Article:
Purpose of the Examination for Discovery
The solicitor conducting the Examination is given an opportunity to discover the facts upon which his opponent relies as the basis for his case.
The lawyer conducting the Examination will have an opportunity to obtain admissions which will help prove his case and can be used against the other party at trial.
The solicitor conducting the Examination will obtain the witness' knowledge of the case to eliminate the element of surprise at trial and assist him in his preparation.
Preparation for Examination for DiscoveryWe will schedule an appointment to meet in our office prior to the Examination for Discovery to review your case. In order to assist you we will try to anticipate the questions which the opposing solicitor may ask you on the Examination. It is vitally important to be well prepared for this Examination and therefor, you must allow yourself ample time to become familiar with all the facts and records upon which you will be examined.
Suggested Guidelines for your Examination for DiscoveryPlease keep in mind that your Examination for Discovery is conducted for the benefit of your opponent. The opposing solicitor will do his best to obtain answers from you which help his case. He may embark upon a "fishing expedition" to obtain all the information he requires. According to the Rules it is permissible to ask almost any question that is not deemed entirely irrelevant. If you say something at trial which is different from your evidence on the Examination for Discovery, you will likely be faced with this inconsistency when questioned by the opposing solicitor at trial. There are a number of simple guidelines which should assist you during your Examination for Discovery:
- Listen to the question carefully and pause before answering it. Do not rush. Take all the time you need to collect your thoughts. This gives your counsel an opportunity to object to the question if it is improper. Answer the question – no more and no less. Do not provide options. Do not open up lines of questioning. Do not speculate or guess. Do not give examples to illustrate your answers.
- If your counsel objects to a question, do not answer it unless told to do so even if you disagree with the objection A question will not be objected to unless it is improper or irrelevant. Please keep in mind that we have nothing to hide and do not wish to convey the impression that your counsel is trying to protect you during the Examination.
- If you do not understand the question being asked, indicate such and it will be rephrased or repeated.
- If you do not know the answer or cannot remember, say so. Do not guess. You are not expected to have total recall. You should have knowledge of the central issues in the case. However, additional information requested on the discovery can be provided to the opposing solicitor at a later date.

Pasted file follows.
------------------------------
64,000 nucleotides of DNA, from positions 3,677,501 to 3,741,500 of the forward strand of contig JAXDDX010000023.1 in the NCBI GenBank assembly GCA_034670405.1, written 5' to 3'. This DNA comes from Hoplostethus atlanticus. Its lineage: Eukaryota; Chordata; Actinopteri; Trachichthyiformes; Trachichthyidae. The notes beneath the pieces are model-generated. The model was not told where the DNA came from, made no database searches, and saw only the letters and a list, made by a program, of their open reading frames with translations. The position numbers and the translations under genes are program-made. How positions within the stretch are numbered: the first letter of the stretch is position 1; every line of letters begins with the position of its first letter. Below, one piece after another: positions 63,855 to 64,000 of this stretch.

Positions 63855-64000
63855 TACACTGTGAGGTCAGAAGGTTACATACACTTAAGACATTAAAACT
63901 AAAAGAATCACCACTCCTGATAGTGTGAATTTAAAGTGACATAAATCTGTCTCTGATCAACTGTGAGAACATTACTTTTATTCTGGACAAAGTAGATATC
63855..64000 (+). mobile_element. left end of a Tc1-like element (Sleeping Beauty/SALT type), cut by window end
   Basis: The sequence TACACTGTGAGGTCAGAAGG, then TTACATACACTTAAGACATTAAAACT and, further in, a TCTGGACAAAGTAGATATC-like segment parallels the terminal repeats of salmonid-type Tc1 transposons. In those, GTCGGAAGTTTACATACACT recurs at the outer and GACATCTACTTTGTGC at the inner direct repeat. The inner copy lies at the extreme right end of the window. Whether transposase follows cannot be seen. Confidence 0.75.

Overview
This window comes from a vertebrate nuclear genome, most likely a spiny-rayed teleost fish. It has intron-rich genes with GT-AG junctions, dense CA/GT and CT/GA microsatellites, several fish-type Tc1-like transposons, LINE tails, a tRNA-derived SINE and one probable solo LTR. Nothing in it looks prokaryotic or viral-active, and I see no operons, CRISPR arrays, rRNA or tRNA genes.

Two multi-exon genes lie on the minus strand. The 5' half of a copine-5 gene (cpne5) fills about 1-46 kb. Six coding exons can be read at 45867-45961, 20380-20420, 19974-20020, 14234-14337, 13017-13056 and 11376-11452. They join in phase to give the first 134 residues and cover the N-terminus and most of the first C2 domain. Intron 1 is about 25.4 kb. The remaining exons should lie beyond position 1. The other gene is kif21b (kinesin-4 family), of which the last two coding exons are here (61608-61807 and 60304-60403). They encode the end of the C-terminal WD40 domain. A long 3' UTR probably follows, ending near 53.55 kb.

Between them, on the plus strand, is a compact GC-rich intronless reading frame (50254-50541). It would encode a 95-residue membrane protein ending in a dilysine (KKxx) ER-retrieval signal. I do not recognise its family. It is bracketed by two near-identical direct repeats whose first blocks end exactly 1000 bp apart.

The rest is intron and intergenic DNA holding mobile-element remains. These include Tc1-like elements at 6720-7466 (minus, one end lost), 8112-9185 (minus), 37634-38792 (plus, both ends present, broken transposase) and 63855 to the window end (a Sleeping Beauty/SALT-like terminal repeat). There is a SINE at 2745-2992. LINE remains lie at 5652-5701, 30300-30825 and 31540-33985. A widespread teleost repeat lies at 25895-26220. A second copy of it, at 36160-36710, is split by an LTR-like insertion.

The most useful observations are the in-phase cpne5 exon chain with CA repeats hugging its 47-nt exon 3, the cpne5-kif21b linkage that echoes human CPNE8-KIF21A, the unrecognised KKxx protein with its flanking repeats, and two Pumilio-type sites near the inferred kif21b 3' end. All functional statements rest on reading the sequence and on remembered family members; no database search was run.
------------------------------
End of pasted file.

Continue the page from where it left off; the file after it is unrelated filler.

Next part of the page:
- Be concise. Do not ramble. You will not convince the opposing solicitor that you are correct in this case. Recognize that no case is perfect, otherwise, there would likely be no litigation. If a question obviously requires an admission against interest, admit it freely. It is better to get it over with and out on the table. In this way you will do more to persuade the opposing solicitor that you are a candid and convincing witness.
- Do not attempt to anticipate the lawyer's line of questioning.
- Do not argue with the opposing counsel.
- If you are being questioned about a document or record, always have the material put in front of you for reference.
- Do not turn to your counsel and ask if you should answer a question. Your counsel will object if it is necessary; otherwise you must proceed to answer all the questions being asked of you.
- Do not exaggerate the facts either intentionally or involuntarily.
- Most lawyers who are examining are pleasant and courteous and generally try to make you feel comfortable. Always remember that the opposing lawyer acts in the best interest of the other party. In spite of his friendliness and affable manner he is always acting for the opposing party.
- Never resort to humour during the Examination for Discovery, even if there is a discussion which is "off the record". It never pays to indulge in such a luxury. An Examination for Discovery is a serious proceeding and if you appear frivolous or facetious, you will give the impression that you are not serious about your testimony.
- Prior to the Examination for Discovery please ensure that you have reviewed and understood the Notice of appeal, the Reply and the Answer if there is one.
- Finally, beware of the "catch-all" question. You may be asked the following questions: "Do you know anything more about this action which you have not mentioned?" or "Is there any further information you wish to provide?" The most appropriate response to a question of this nature is "There is nothing further that I can recall at this time."
The foregoing is intended as a general summary to assist you with the preparation of your Examination for Discovery. If you have any further questions about the particular facts of your case, or the procedure in general, please make a note of them to discuss during our preparatory meeting.